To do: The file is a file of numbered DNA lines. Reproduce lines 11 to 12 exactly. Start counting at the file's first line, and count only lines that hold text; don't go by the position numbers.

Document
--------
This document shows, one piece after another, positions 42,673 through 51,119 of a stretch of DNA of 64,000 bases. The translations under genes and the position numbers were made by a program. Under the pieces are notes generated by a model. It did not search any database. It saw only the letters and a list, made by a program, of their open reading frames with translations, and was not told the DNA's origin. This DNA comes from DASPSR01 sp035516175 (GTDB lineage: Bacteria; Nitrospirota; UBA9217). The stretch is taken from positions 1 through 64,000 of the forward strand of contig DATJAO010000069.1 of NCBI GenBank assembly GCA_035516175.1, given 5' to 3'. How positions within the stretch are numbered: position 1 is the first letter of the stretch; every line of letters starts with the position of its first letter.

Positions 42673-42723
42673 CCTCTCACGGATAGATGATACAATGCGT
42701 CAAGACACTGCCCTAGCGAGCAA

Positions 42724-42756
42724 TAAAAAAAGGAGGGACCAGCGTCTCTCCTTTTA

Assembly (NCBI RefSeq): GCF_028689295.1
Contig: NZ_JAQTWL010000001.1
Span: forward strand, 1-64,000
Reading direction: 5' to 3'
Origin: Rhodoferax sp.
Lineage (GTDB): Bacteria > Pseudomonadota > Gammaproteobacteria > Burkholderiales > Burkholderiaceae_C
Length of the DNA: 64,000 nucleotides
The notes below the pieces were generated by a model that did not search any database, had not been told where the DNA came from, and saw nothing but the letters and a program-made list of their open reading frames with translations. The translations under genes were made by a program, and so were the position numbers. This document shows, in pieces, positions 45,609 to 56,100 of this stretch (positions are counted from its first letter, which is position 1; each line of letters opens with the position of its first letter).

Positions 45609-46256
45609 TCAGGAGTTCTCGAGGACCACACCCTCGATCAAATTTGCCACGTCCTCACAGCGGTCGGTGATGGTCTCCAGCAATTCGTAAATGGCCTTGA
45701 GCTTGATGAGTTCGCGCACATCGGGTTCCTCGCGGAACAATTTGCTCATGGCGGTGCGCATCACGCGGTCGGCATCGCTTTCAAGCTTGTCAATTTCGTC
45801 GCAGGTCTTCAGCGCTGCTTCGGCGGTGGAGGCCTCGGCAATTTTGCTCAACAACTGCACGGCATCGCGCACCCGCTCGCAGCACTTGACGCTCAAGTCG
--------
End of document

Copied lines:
Origin: Rhodoferax sp.
Lineage (GTDB): Bacteria > Pseudomonadota > Gammaproteobacteria > Burkholderiales > Burkholderiaceae_C